If you want a powerful gaming computer capable of outperforming the latest consoles and at Ultra HD resolutions and 60 frames per second, you could save up some cash and build one yourself. But, then again, maybe you tremble at the thought of learning how to assemble a PC, not to mention the fact that a desktop tower is far from a portable solution.
In that case, a gaming laptop is the perfect fit. You don’t have to replace parts individually when one is acting up; in fact, you don’t even need to afford a keyboard as lavish and tempting as the Logitech G Pro. Your entire gaming setup is immediately unified as a single, sometimes thin and lightweight concoction.
For a decent gaming notebook, you’re looking at an expenditure of around $1,000 (about £800, AU$1,400) minimum. To experience the best PC games at the highest resolutions and frame rates, you can expect to fork over significantly more. That’s assuming, though, the games are optimized for the hardware of your choosing.
In this article, we’ve delivered our impressions on the 10 best gaming laptops spanning various brands and budgets. These are the best gaming laptops you can buy in 2017. Not one is perfect, but each entry on this tidily upheld list is high-specced and ready to conquer the hell out of your crowded Steam library.
The Asus Strix GL502 may not boast the most innovative design, swapping out the usual black and red color scheme for one that makes it feel like Halloween year-round. But, it's undoubtedly one of the best when it comes to gaming in 1080p. In fact, we were able to crank the settings all the way up in Overwatch without taking a hit below 60fps. The battery life is janky, sure, but the screen, performance and onboard sound system more than make up for it.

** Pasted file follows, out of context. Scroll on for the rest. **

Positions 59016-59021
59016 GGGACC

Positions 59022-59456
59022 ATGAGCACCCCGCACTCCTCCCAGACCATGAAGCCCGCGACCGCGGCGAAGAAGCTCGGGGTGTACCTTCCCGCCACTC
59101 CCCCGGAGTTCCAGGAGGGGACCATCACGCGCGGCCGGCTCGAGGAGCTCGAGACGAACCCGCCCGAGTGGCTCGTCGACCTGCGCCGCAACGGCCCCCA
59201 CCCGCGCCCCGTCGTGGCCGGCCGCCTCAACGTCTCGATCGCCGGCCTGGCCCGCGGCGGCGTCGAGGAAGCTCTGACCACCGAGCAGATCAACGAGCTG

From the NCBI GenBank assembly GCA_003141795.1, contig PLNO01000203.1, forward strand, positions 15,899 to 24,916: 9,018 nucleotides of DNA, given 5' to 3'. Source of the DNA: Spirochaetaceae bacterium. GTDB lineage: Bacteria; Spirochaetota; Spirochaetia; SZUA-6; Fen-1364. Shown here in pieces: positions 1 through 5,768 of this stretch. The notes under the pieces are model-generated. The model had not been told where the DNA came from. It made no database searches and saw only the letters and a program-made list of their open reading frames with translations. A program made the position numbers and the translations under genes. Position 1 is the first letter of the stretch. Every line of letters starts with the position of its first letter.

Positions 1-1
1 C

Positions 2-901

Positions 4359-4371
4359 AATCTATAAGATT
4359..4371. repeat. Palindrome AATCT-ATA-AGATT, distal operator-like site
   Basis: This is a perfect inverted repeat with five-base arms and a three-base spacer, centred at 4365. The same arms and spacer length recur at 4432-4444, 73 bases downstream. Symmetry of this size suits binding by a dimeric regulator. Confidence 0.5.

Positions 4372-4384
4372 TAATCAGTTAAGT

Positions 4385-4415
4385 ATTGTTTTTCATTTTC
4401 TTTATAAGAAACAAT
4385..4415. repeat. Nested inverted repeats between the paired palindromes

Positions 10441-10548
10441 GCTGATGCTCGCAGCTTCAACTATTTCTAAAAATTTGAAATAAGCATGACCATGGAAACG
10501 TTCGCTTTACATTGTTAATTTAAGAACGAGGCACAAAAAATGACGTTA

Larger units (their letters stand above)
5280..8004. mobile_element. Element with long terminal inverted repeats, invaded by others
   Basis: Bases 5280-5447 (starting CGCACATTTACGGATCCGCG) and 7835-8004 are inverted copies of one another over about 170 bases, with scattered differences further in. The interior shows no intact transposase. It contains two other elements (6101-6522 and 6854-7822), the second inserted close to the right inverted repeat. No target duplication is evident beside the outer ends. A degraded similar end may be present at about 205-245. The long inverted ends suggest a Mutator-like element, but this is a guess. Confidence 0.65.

Read the full review: Asus ROG Strix GL502
For many gamers, Ultrabook is a four-letter word, but it doesn't have to be. The first time you get your hands on a Razer Blade, you'll be looking at a battery life of 3 hours and 35 minutes in-game (or six hours of non-stop video). While you could argue it does skimp as far as graphics are concerned, with the help of a Razer Core external GPU enclosure, you can strap an Nvidia Titan X inside if you want.
Read the full review: Razer Blade
Unlike most laptops its size, the Alienware 13 R3 bears a hinge-forward design. By moving the heatsinks usually located beneath the keyboard to a distinct bulge that projects outward behind the screen, it allows for a thinner, 0.81-inch (0.22cm) chassis. Unfortunately, this means you won’t find many 13-inch laptop bags that will actually suit the Alienware 13 R3; rather you’ll likely have to opt for a 15-inch carrier. The real draw, however, isn’t the Alienware 13 R3’s protruding appendage or even its impressive quad-core, H-class CPU. While you may be tempted by the inclusion of a full-size Nvidia GeForce GTX 1060, it’s the OLED touch display that caught our attention. The flavorful color gamut puts practically every other laptop on the market to shame.